Till recently it was an open secret that the Taliban had good relations with the Pakistani government and they did whatever way they were directed from Islamabad. But a new story emerged very recently. Pakistan released Abdul Ghani Baradar, Afghanistan’s Taliban leader, also the co-founder of the Taliban movement, who was jailed in Pakistan since 2010. This is, without doubt, a step by Pakistan towards the peace, but this also indicates something different and otherwise. Pakistan, a key component of the peace talks will now have to talk to the person they had jailed, as Baradar is now going to lead the talks for the peace process, as suggested by the recent reports. How much comfortable Pakistan will be with him, and how challenging it will be for Pakistan, is open to debate.

Before the fresh and the most successful round had started in Doha, Pakistani media had reported that the fresh round of peace talks will take place in Islamabad, the claim rigorously rejected by the Afghan Taliban, “We wanted to make it clear that we will not hold any meeting with Zalmay Khalilzad in Islamabad,” Taliban spokesman Zabiullah Mujahid said in a statement, Reuters reported. This statement vindicates two things, first, Pakistan is no longer enjoying their control on the Afghan Taliban, as they had previously, second, the Afghan Taliban is capable enough now to reject a Pakistani demand, and to survive. Whether Pakistani government had requested for this or not isn’t of much importance here, but the statement from the Taliban spokesperson regarding and rejecting the same is very important, and the two conclusions which I drew out of it, both are challenges and the worrisome for the Pakistani establishment.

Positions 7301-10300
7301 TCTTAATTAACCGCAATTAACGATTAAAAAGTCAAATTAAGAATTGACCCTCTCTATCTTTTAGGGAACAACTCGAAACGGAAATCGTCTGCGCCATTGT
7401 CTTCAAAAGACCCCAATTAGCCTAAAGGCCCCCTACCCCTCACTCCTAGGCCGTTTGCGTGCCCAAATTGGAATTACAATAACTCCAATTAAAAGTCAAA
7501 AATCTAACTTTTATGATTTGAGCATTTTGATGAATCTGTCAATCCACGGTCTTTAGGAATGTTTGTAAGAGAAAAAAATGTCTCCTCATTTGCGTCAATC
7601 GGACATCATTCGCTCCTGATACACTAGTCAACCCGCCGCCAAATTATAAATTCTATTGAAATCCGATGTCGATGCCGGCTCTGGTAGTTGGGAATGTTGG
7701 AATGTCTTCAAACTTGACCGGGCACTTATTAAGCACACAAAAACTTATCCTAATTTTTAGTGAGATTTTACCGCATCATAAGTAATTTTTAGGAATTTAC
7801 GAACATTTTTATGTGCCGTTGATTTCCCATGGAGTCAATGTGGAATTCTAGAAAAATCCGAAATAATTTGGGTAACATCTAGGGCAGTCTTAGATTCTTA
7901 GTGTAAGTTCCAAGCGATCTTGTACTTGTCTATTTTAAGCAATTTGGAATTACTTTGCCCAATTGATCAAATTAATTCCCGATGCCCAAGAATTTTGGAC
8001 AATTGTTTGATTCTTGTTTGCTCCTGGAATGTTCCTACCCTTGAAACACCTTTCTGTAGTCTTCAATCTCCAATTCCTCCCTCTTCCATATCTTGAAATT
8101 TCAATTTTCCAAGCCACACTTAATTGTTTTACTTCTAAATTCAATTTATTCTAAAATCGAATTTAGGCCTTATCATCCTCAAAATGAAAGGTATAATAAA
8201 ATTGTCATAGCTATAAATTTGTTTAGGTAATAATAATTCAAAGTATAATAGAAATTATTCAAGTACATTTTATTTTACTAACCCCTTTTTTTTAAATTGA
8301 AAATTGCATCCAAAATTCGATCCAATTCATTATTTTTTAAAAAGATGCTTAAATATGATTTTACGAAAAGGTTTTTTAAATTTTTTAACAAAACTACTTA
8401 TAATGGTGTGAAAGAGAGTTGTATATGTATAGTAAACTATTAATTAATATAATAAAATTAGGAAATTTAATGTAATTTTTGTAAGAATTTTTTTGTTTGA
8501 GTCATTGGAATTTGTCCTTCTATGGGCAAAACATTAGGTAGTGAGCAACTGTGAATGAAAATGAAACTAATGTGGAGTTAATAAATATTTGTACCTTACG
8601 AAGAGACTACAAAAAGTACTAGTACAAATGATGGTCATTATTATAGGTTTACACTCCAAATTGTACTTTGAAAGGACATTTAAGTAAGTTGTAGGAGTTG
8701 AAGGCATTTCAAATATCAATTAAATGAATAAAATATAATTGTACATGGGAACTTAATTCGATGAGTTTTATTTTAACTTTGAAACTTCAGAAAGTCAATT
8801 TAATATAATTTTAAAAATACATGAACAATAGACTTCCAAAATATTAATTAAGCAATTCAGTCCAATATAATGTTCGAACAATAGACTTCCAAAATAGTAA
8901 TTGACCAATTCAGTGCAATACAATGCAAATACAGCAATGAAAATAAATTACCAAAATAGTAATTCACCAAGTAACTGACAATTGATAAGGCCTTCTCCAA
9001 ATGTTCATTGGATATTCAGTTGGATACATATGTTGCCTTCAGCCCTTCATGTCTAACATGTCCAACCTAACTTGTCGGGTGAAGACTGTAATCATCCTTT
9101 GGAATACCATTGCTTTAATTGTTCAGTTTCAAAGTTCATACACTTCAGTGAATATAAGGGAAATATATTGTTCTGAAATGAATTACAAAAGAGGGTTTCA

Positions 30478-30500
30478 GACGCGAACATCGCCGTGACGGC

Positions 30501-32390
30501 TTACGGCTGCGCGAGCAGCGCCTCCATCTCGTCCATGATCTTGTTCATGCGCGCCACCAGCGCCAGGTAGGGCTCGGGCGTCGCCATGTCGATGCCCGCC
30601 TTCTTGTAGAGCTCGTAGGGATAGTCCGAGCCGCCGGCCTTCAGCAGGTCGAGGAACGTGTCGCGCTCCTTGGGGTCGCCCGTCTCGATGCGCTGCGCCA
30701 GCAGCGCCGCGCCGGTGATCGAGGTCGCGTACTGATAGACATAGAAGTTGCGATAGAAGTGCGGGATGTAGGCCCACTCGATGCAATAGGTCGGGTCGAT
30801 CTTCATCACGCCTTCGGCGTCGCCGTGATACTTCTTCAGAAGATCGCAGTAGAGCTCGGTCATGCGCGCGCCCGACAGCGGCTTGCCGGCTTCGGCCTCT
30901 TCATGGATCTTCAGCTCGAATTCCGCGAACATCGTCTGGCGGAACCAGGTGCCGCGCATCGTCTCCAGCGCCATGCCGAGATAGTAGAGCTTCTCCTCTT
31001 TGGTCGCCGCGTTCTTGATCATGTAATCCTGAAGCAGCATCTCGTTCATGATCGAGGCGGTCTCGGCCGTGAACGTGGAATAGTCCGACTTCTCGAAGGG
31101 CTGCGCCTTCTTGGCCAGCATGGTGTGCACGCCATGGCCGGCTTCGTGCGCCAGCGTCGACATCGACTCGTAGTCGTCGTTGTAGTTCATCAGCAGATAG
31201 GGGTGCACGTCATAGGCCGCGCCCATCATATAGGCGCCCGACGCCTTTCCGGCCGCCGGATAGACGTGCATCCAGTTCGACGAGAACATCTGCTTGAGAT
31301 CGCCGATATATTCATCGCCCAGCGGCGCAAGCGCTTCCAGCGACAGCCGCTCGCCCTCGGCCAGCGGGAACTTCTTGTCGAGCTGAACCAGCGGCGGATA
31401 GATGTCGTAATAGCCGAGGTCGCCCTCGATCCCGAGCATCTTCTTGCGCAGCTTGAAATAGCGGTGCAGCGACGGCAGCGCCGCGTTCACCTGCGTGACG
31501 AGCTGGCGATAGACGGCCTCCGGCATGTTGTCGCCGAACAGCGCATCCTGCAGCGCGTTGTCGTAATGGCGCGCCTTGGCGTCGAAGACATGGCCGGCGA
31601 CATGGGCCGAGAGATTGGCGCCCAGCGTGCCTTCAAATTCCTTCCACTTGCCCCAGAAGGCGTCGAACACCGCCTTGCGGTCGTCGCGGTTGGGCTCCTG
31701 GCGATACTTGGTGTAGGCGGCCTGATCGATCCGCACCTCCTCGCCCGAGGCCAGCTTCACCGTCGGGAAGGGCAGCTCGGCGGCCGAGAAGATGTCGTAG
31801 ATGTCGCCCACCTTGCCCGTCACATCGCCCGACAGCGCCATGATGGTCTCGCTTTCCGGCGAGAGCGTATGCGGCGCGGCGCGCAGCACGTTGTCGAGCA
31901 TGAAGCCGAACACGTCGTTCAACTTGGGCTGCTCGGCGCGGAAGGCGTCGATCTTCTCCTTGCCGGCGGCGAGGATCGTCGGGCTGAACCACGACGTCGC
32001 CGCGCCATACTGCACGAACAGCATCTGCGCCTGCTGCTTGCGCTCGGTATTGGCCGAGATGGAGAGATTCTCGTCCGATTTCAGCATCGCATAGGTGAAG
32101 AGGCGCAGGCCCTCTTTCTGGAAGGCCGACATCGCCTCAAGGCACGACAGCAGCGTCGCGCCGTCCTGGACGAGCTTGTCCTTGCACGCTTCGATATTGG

With every passing day, the contours of the Afghan conflict are changing. Taliban is getting international recognition, the US has already lost their longest war, Pakistan is no longer enjoying their control on the Afghan Taliban as they were enjoying historically, India is already out of the scene of peace process, an end to the conflict seems possible. But the dominant question which needs to be answered is, WHAT NEXT, for both India and Pakistan.

It is not only going to be a challenge to India but for Pakistan also. The regional powers must understand that they need to work neck and neck in Afghanistan if they want to see peace in the region at all. The biggest question in all this gamble is, how will India deal with the Afghan government consisting of the Taliban leaders after the successful peace talks? Will India backtrack, the option, India no longer have. It will be a win-win position for whole South Asian region if all will come to a table and forget the history for creating a new history, but who is ready for the short-term sacrifices for the long-term gains, is open and debatable.

(The author is a Turkiye Burslari Postdoctoral Fellow at Sakarya University, Sakarya, Turkey.)